2015 FIGURES Over half of 13 year olds (54%) and 15 year olds (57%) gave some of their drugs to someone else, while over a third (36% of 13 year olds and 37% of 15 year olds) used it all themselves. Only a small proportion sold some of their drugs, although this was higher among 13 year olds (12%) than 15 year olds (7%).
TRENDS OVER TIME Among 13 year olds, there has been an increase in the proportion who said they gave some of their drugs away (47% in 2013, compared with 54% in 2015) and a corresponding reduction in the proportion who used it all themselves (43% in 2013, compared with 36% in 2015). Among 15 year olds there has been no change between 2013 and 2015.
GENDER DIFFERENCES Among 15 year olds, boys were more likely than girls to use all of their drugs themselves (41% of 15 year olds boys, compared with 32% of 15 year old girls), whereas girls were more likely than boys to give some of their drugs away (52% of 15 year old boys, compared with 65% of 15 year old girls). There were no differences between 13 year old boys and girls.

Figure 2.10 What 15 year old pupils did with their drugs on the last occasion that they used them (2015)

Q. The last time you used drugs, did you use them all yourself or did you sell or give some to someone else?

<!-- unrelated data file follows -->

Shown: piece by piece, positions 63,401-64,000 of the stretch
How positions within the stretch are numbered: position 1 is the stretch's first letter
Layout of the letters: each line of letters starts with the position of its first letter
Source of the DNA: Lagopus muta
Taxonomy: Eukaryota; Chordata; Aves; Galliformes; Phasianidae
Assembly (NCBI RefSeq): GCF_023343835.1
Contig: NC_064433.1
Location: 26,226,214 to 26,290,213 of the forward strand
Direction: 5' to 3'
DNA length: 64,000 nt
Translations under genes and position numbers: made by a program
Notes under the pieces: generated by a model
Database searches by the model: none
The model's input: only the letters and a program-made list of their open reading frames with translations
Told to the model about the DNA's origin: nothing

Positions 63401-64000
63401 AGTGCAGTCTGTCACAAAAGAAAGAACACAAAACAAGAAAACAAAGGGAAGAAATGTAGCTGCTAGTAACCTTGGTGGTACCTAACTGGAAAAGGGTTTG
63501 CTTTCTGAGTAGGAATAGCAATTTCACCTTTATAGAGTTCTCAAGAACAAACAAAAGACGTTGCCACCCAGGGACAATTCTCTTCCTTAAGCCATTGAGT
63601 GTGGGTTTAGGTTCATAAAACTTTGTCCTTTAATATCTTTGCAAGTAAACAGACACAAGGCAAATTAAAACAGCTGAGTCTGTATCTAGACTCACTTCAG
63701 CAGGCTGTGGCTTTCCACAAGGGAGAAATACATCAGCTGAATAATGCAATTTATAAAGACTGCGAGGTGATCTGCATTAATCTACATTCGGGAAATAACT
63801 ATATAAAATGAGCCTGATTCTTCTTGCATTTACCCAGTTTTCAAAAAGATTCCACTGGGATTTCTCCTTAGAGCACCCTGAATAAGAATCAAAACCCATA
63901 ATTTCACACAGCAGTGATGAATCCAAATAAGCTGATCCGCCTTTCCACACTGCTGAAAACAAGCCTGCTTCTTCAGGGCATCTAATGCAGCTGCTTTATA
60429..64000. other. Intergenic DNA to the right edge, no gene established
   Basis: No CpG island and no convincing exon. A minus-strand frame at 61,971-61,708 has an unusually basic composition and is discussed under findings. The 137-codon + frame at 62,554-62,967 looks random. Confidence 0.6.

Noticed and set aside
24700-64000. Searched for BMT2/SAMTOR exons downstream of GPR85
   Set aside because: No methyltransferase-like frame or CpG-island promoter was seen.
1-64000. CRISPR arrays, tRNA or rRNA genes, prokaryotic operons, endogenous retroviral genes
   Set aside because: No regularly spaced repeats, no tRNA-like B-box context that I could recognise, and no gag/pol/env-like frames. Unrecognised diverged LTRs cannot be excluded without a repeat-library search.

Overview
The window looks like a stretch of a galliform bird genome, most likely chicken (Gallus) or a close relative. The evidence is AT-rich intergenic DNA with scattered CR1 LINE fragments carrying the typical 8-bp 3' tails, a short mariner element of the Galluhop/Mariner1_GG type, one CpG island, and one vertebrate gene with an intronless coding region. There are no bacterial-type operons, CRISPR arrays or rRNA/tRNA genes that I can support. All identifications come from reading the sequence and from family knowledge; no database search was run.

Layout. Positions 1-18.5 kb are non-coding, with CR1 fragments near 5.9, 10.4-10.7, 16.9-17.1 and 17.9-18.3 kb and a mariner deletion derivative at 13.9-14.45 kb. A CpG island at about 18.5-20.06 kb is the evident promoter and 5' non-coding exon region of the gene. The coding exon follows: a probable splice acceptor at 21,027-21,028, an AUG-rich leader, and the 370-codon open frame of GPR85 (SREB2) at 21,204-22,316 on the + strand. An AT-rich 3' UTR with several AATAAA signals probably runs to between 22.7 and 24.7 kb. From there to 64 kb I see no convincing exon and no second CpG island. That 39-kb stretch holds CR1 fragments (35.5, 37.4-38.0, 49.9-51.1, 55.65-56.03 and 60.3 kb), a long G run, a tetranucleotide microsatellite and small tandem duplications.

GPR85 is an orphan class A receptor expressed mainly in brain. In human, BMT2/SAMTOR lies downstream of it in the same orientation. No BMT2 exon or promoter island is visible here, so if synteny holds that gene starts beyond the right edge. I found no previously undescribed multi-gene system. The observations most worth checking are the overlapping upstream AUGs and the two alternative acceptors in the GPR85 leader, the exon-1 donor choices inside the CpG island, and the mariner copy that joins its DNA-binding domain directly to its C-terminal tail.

Figure 2.10 What 15 year old pupils did with their drugs on the last occasion that they used them (2015)

Base: 15 year olds who have ever used drugs (1,629)

Would like to stop taking drugs

2015 FIGURES 46% of 15 year olds who had ever used drugs reported that they would like to stop using them (Figure 2.11). However, only 21% of 15 year olds who use drugs once a month or more would like to stop.
TRENDS OVER TIME The proportion of 15 year olds who reported that they would like to stop using drugs has declined between 2013 and 2015 (51% in 2013, compared with 46% in 2015). There was no change among 13 year olds.
GENDER DIFFERENCES Among both age groups, girls were more likely than boys to want to stop taking drugs (56% of girls, compared with 44% of boys).

Figure 2.11 Proportion of pupils who have ever taken drugs who would like to stop taking drugs by age (2015)

Q. Do you want to stop taking drugs?

Figure 2.11 Proportion of pupils who have ever taken drugs who would like to stop taking drugs by age (2015)

Base: 13 year olds who have ever used drugs (428), 15 year olds who have ever used drugs (1,543)

Need help due to drug use

2015 FIGURES Only very small proportions of those who have used drugs felt that they needed help because of their use (8% of 13 year olds who have ever used drugs and 6% of 15 year olds who have ever used drugs).
TRENDS OVER TIME The proportion of pupils who use drugs who feel they need help has remained stable over time.
GENDER DIFFERENCES There were no differences in the proportion of boys and girls in either age group that thought they needed help due to drug use.